1 in 4 plan personal electronics buys at holidays
Though the recession is technically over, many Americans are still feeling the pinch of a slow-to-recover economy. No surprise, then, that shoppers are planning to cut back on spending, something that electronics retailers and manufacturers are looking to combat with an early onslaught of advertisements.
The most recent Consumer Reports Index, however, which tracks planned purchases for November, shows a bright spot: personal electronics. According to the November Consumer Reports Index, one quarter of Americans are planning to buy smaller gadgets like digital cameras, cell phones, music players, and similar devices. That percentage is up 5 points from October, when only twenty percent of consumers planned such purchases.
By comparison, roughly ten percent of Americans plan to buy major home electronics items like TVs or home-theater systems. That category ticked up only a fraction of a percentage point from October, which might signal a slow season for such big-ticket purchases.
Are you one of the 25 percent planning to buy a personal electronic device, the ten percent who want a TV, or are you forgoing digital gifts–for yourself or others–altogether this season? Given the early push on Black Friday sales, many major retailers would be sorely disappointed to hear the latter.
The Consumer Reports Next-30-Day Retail Index shows that planned retail purchasing for November was up slightly to 9.0 from 8.3 for the prior month. Planned purchasing of personal electronics in November has surpassed the near-term high in July '09 (22.1). Major home electronics ticked up slightly to 10.7 percent from 10 percent in October — its highest level since June.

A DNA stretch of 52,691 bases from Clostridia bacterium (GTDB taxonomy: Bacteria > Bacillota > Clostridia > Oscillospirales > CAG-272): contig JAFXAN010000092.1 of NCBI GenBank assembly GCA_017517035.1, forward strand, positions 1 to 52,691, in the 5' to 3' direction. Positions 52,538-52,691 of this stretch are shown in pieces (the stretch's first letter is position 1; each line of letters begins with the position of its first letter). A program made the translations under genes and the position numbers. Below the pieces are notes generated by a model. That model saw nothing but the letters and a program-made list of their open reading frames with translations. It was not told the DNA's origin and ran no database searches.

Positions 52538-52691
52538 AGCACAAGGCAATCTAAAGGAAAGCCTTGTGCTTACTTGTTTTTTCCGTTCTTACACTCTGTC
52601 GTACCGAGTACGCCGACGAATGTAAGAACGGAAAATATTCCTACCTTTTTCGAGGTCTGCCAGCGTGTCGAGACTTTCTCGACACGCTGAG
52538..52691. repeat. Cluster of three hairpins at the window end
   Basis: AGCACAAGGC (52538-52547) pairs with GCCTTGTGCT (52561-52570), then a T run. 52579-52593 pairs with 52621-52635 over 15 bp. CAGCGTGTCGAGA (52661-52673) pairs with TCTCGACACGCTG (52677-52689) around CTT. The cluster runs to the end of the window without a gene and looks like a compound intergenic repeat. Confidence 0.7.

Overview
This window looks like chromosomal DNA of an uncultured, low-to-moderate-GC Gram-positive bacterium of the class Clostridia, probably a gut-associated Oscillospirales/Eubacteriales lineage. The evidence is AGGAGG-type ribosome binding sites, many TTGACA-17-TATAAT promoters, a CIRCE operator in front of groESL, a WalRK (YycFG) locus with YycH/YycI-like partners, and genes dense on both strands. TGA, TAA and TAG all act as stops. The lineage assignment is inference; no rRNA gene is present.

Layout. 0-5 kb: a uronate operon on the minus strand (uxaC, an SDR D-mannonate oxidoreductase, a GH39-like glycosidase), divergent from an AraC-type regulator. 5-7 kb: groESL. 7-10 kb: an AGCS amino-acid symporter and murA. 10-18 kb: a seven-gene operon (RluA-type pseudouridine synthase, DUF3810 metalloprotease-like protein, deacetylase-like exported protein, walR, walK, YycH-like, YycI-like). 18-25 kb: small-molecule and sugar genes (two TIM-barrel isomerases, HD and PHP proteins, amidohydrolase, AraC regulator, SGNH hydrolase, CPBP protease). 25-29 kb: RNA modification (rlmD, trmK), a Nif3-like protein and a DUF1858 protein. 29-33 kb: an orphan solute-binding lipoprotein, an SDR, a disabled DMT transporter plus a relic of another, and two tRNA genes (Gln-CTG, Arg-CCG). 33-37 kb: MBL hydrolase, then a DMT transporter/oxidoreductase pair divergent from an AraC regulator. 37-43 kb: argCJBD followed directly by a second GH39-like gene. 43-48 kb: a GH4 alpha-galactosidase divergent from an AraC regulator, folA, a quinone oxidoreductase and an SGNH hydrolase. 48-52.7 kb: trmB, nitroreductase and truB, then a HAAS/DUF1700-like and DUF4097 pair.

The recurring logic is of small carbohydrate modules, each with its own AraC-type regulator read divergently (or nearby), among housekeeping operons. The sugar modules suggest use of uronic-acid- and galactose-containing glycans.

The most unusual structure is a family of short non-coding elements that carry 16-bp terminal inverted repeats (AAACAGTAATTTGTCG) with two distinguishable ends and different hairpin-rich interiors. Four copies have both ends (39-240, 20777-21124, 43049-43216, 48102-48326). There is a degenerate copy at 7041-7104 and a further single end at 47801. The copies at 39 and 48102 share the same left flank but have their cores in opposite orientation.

However, overall the bulk of consumers are reluctant to increase their retail spending habits as we approach the unofficial start of the holiday shopping season. Retail purchases in the past 30 days, as well as the overall outlook for the next 30 days remain soft, with little interest in increasing spending in other areas like appliances, yard and garden tools, cars or new homes.
"While relative stability has returned to the Retail Index, it has not been able to demonstrate growth for three straight periods. With the holiday season fast approaching, this has dire implications for expectations this season," said Ed Farrell, a director of the Consumer Reports National Research Center.
Overall the Past 30-Day Retail Index fell slightly to 9.0 from 10.4 in October and was significantly behind September (11.0). The Next 30-Day Retail Index stands at 9.0 relatively unchanged over the past 3-months.
The Consumer Reports Sentiment Index appears to be stabilizing, an improvement that coincides with a decline in personal financial difficulties and the Consumer Reports Trouble Tracker has fallen slightly to 62.1 from 65.5 in October and is down significantly from September's high of 68.7. The Consumer Reports Stress Index stands at 60.5, down slightly from October (62.3) but well below September (65.4). Additionally, the Employment Index is at 49.0 virtually unchanged from October's 48.4 reflective of a market that is still shedding jobs.
"The economy remains in a precarious position where further decline is possible but is slightly less likely. Unless consumers can see concrete improvements in their lives and retail activity picks up, any near-term recovery is improbable," Farrell added.
[Source: Consumer Reports]